Concert Reviews

Over the Weekend: Hall & Oates at the Paramount Theatre

Hall & Oates
Sunday, August 30, 2009 
Paramount Theatre
Better Than: Seeing most other bands of this vintage

The Hall & Oates show this past Sunday at the Paramount Theatre attracted a well-heeled, recital-worthy crowd. Aside from a few rogue, enthusiastic fans who just couldn't resist dancing in their seats, the majority of the audience remained seated for three-quarters of the show. Although smiling and clearly enjoying themselves, the crowd remained relatively sedate until politely applauding at the end of each song. To be fair, perhaps they were just following the band's lead. As Daryl Hall and John Oates ran through lived-in versions of their most recognizable songs in front of a brick wall backdrop that recalled a SNL soundstage from the '70s, they themselves were perched on stools.

The outfit has aged notably well; the distinctive melodies -- despite being embellished by Hall as only songs that have been played innumerable times over the course of thirty years can be -- were every bit as memorable as ever, and the harmonies offered up by Oates were dependably smooth and effortless. Perhaps it's because he was hiding behind dark glasses for the entire set, which rendered any laugh lines undetectable, but Hall doesn't appear have aged much since the time when "Private Eyes" was considered a new single. For his part, a muscular Oates, sans his trademark mustache, which he shaved off years ago, and clad in a vintage Broncos T-shirt bearing the old capital D logo, boasted biceps that could give Trent Reznor a run for his money. Seriously. Dude is pretty yoked.

The outfit's set included most of the hits, with the exception of the band's take on the Righteous Brothers' "You've Lost That Loving Feeling." The highlights, for me at least, were when the group played its '70s strongholds, "She's Gone," "Sara Smile" and "Rich Girl." The cuts that sent a jolt through the crowd, however, were the act's '80s standbys, "Maneater," which opened the show, "Out of Touch," "Say It Isn't So," "I Can't Go For That (No Can Do)," which finally inspired folks to get on their feet, "Kiss On My List" and "Private Eyes," which closed the set and brought the down the house.

Although there were a few dead spots and disappointments in the set -- including when the band dusted off "How Does It Feel," featuring Oates on lead, as well as a few lesser-known tracks; and hearing the majority of the leads played on a acoustic guitar - all in all Hall & Oates played a succinct, enjoyable show.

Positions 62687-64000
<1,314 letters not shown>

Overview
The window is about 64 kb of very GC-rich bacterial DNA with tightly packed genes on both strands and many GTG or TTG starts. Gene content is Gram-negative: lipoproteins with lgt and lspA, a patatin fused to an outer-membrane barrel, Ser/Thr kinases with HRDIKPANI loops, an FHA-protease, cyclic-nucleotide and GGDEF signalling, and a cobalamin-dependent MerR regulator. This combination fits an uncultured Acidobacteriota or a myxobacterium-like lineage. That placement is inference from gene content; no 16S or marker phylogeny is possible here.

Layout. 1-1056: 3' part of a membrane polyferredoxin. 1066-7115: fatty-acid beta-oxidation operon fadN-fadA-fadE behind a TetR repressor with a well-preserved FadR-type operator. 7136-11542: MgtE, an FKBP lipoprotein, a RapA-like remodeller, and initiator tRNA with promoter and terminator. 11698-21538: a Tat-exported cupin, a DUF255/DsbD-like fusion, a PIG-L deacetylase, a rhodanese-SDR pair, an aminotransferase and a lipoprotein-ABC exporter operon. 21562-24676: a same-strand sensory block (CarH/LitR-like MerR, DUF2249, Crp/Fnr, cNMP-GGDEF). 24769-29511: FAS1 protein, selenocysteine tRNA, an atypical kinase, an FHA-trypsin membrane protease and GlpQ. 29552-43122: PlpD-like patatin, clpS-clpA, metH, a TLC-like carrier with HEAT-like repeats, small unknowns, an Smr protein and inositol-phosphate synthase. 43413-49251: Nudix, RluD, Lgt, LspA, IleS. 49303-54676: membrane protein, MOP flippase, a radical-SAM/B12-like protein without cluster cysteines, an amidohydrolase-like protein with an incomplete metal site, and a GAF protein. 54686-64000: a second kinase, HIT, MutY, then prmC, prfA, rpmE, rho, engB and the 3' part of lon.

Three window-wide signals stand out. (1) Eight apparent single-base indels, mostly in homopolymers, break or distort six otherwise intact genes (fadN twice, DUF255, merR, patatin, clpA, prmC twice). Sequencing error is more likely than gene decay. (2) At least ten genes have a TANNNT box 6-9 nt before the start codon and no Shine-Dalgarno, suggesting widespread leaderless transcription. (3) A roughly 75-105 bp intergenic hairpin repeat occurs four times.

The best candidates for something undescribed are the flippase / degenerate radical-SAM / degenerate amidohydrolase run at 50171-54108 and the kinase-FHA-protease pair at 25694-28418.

Personal Bias: I'm a gigantic fan of Hall & Oates '70s output, and a casual fan of the band's '80s material. A friend at the show saw me and said, 'Ah, a closet Hall & Oates fan, eh?' Nope. Not this guy. I'm out, man. I love Hall & Oates. Unabashedly.
Random Detail: Most of the guys I ran into outside smoking said their girlfriends or wives dragged them to the show.
By the Way: There's an extra verse on "She's Gone," that's not included in the radio edit. I never heard it until I downloaded the song from iTunes.


Hall & Oates
Paramount Theatre

Family Man
Out of Touch
Say It Isn't So
Adult Education
How Does It Feel
When the Morning Comes
Las Vegas Turnaround (The Stewardess Song)
It's Uncanny
She's Gone
One On One
Sara Smile
I Can't Go for That (No Can Do)
Rich Girl
Kiss On My List
Private Eyes


"Sara Smile"

"Rich Girl"

"She's Gone"

KEEP WESTWORD FREE... Since we started Westword, it has been defined as the free, independent voice of Denver, and we'd like to keep it that way. With local media under siege, it's more important than ever for us to rally support behind funding our local journalism. You can help by participating in our "I Support" program, allowing us to keep offering readers access to our incisive coverage of local news, food and culture with no paywalls.
Dave Herrera
Contact: Dave Herrera